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How to Treat Anxiety and Depression in People With Dementia

These conditions are common in dementia. Here are a few ways to deal with them.

Depression, anxiety, irritability, and agitation are some of the most common mood and behavior problems that individuals with Alzheimer’s disease and dementia experience. In this final article of our three-part series, we discuss medications that can help with these problems. If you or a loved one is living with dementia, speak to your doctor for more information.

Depression and anxiety may be caused by psychological and biological factors.

There are few things as depressing and anxiety-provoking as being aware that one is losing one’s mind from Alzheimer’s or another neurodegenerative disease. Just worrying about dementia can cause depression and anxiety.

In addition, the pathology of Alzheimer’s disease and other dementias often causes the depletion of neurotransmitters, including serotonin, dopamine, and norepinephrine, whose levels are directly related to mood and calmness. Thus, whether because of an understandable emotional reaction to having a devastating brain disease or because of the disease process itself, depression and/or anxiety occur in more than half of individuals with Alzheimer’s disease and other causes of dementia.

Non-pharmacological therapy for depression and anxiety may be effective.

To begin, we start with non-pharmacological treatments for depression and anxiety. Aerobic exercise, meditation, and relaxation therapy are things that individuals can do for themselves to reduce their depression and anxiety. In fact, aerobic exercise may be as effective as many antidepressants that are prescribed today.

Support groups can be very helpful for improving mood and reducing anxiety. And talk therapy can be particularly effective for individuals whose problems are mainly due to the quite understandable psychological reaction to having memory loss and/or a diagnosis of Alzheimer’s disease.

Pharmacological therapy is also an option for depression and anxiety.

Although an exhaustive discussion of pharmacotherapy for depression and anxiety is beyond the scope of this article, we'll share the general principles and medications we find most effective for depression and anxiety in individuals with Alzheimer’s disease and other causes of dementia.

Many antidepressants and anxiolytics can cause cognitive impairment. We try hard to stay away from those classes of medications. For example, we never prescribe a benzodiazepine for individuals who already have cognitive impairment at baseline.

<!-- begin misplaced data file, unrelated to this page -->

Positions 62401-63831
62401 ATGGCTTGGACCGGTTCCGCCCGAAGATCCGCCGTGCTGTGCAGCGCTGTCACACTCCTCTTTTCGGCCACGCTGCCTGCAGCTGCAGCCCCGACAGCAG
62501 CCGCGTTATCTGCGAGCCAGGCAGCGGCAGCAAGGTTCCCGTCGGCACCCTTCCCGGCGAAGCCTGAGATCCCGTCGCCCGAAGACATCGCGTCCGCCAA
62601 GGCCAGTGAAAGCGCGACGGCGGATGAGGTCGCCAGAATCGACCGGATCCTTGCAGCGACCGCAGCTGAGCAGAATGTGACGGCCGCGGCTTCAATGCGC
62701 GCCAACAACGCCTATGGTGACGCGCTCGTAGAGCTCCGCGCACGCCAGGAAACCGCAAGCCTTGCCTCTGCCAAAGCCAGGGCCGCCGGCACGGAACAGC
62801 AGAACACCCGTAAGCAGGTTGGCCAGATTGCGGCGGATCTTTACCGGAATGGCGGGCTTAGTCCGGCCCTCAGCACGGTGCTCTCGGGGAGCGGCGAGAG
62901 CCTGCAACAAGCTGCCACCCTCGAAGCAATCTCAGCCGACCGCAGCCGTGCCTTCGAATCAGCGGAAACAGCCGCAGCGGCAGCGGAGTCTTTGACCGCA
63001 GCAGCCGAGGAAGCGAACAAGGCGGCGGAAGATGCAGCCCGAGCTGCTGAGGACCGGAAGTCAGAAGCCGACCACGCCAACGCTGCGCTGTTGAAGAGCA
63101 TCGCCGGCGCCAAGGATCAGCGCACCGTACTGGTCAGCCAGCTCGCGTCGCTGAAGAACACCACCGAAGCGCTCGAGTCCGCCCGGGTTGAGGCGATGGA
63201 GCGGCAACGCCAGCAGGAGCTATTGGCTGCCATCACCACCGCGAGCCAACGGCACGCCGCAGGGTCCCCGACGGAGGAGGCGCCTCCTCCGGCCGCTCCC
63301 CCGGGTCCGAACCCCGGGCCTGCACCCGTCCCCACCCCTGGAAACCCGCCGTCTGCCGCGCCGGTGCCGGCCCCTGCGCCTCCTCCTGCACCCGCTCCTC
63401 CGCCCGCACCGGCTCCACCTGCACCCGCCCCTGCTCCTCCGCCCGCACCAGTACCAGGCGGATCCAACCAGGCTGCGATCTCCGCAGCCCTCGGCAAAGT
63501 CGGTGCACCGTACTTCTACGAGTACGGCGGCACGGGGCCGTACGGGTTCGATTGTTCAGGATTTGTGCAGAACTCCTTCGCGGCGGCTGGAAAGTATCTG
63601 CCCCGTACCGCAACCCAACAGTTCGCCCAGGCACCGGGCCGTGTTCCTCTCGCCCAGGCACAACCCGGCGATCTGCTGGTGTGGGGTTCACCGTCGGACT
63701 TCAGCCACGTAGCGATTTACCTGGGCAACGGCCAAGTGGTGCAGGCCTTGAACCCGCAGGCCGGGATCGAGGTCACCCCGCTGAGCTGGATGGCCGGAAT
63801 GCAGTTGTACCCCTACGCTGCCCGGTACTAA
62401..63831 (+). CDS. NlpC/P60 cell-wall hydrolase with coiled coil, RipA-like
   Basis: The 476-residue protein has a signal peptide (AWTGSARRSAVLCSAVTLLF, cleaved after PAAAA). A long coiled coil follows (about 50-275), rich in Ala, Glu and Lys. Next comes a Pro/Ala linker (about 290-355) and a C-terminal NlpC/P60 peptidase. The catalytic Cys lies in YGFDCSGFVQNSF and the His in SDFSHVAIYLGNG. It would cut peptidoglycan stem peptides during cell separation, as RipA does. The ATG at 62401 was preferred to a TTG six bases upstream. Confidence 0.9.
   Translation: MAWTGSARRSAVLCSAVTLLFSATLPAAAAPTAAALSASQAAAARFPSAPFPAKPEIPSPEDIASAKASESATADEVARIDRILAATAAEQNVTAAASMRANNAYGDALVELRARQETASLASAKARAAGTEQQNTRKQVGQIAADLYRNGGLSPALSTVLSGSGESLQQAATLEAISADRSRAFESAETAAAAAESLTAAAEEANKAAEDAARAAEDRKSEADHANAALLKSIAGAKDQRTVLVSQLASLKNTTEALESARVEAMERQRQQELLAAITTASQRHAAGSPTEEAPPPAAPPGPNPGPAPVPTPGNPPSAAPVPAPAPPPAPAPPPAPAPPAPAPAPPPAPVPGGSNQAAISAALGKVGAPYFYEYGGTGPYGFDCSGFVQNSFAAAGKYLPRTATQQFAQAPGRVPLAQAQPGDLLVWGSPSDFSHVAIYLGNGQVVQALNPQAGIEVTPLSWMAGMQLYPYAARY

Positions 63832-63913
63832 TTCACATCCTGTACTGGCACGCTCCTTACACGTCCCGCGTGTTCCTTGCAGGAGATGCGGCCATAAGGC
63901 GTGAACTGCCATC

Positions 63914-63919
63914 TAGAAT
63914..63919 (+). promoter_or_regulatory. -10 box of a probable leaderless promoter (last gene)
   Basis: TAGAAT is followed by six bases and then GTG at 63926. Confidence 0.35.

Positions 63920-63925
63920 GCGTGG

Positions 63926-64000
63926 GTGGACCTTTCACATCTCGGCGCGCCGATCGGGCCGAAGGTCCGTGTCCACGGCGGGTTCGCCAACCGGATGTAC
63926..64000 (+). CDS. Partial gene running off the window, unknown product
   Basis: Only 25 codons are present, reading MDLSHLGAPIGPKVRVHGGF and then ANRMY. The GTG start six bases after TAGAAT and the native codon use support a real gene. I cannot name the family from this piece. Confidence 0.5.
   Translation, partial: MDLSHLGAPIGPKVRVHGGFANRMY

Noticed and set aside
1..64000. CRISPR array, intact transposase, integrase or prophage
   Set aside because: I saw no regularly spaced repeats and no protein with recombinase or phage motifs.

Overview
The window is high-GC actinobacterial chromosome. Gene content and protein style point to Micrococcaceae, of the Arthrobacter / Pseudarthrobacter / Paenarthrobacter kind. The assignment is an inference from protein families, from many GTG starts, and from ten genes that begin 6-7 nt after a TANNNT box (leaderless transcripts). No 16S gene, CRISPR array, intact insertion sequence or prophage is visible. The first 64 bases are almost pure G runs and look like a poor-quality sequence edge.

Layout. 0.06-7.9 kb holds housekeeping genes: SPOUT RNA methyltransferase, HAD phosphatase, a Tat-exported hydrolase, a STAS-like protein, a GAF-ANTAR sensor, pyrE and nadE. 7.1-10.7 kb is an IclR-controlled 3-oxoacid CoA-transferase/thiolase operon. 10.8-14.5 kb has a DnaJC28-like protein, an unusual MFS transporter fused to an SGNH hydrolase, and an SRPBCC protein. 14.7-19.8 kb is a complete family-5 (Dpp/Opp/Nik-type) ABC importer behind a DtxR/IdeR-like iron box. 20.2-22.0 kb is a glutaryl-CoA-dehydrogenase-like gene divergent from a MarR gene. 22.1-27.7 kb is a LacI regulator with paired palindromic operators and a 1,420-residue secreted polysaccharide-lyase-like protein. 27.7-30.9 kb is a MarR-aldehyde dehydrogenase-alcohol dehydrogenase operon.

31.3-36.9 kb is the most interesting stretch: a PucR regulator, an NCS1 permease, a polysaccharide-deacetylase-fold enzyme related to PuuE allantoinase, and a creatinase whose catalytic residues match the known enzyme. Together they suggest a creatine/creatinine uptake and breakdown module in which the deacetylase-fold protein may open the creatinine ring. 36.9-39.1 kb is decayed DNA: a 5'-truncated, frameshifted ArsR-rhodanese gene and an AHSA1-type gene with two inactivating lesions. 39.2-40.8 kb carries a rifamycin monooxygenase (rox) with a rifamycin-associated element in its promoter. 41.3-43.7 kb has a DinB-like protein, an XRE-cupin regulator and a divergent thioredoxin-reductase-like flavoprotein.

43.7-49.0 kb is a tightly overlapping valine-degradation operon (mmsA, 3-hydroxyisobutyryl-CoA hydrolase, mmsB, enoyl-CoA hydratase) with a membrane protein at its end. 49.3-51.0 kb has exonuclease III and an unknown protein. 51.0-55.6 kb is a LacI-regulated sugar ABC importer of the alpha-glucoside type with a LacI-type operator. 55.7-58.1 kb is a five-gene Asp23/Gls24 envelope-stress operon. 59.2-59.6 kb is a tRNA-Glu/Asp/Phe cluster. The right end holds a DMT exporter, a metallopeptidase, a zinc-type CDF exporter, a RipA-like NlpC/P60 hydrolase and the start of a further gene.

For patients with depression and/or anxiety, we use low doses of sertraline (Zoloft; usually 50 or 75 mg) or escitalopram (Lexapro; usually 10 or 20 mg), both of which improve depression, anxiety, and often irritability and agitation as well. There are many side effects of these selective serotonin reuptake inhibitors (SSRIs), though few in the low doses that we generally use. Side effects may include apathy, headaches, gastrointestinal upset, periodic limb movements during sleep, suicidality, and sexual dysfunction, along with many others. Note that this class of medications needs to be tapered down slowly if one wants to discontinue them.

For patients with depression and apathy, venlafaxine (Effexor) and bupropion (Wellbutrin, Forfivo) can be helpful in treating both symptoms. Headaches, nausea, insomnia, dizziness, anorexia, somnolence, mania, and suicidality are some of the possible side effects and reactions that can occur with these medications, which also should be tapered down slowly. Note that these stimulating antidepressants can actually worsen anxiety, so they should be avoided in individuals with anxiety.

Therapy may be most effective for irritability and agitation.

The first thing to say here is that we try not to use medications for irritability and agitation. We start by educating the family (or other caregivers) about the four Rs:

  • Reassure the individual that everything is alright.
  • Reconsider things from the individual’s point of view.
  • Redirect the individual to an activity that decreases the agitation.
  • Relax; the caregiver needs to relax when caring for the agitated individual, lest they escalate the situation with their own tone of voice and body language.

Next, we work hard to determine the underlying cause of the agitation. If the agitation is due to anxiety (or if we cannot determine the cause of the agitation), we use sertraline (Zoloft) or escitalopram (Lexapro) as described above. If nighttime agitation is from a sleep disturbance, we work to treat the sleep disturbance (such as sleep hygiene or sleep cycle problems).

Rarely, we will use a low dose of risperidone (Risperdal) during the day or quetiapine (Seroquel) at night to treat the agitation. These atypical neuroleptics have many side effects, which include sedation, falls, heart attacks, strokes, and death. For this reason, we tend to avoid them and, when we do use them, we use low doses.

There is some emerging evidence for the use of dextromethorphan/quinidine (Nuedexta) for agitation in dementia and pimavanserin (Nuplazid) for psychosis in Parkinson’s disease dementia, so those medications could also be tried in the appropriate setting by the experienced clinician. These medications are not, however, FDA approved for this indication. But neither are the atypical neuroleptics.

© Andrew E. Budson, MD, 2019, all rights reserved.

LinkedIn Image Credit: 88studio/Shutterstock


Budson AE, O’Connor MK. Seven Steps to Managing Your Memory: What’s Normal, What’s Not, and What to Do About It, New York: Oxford University Press, 2017.

Budson AE, Solomon PR. Memory Loss, Alzheimer’s Disease, & Dementia: A Practical Guide for Clinicians, 2nd Edition, Philadelphia: Elsevier Inc., 2016.

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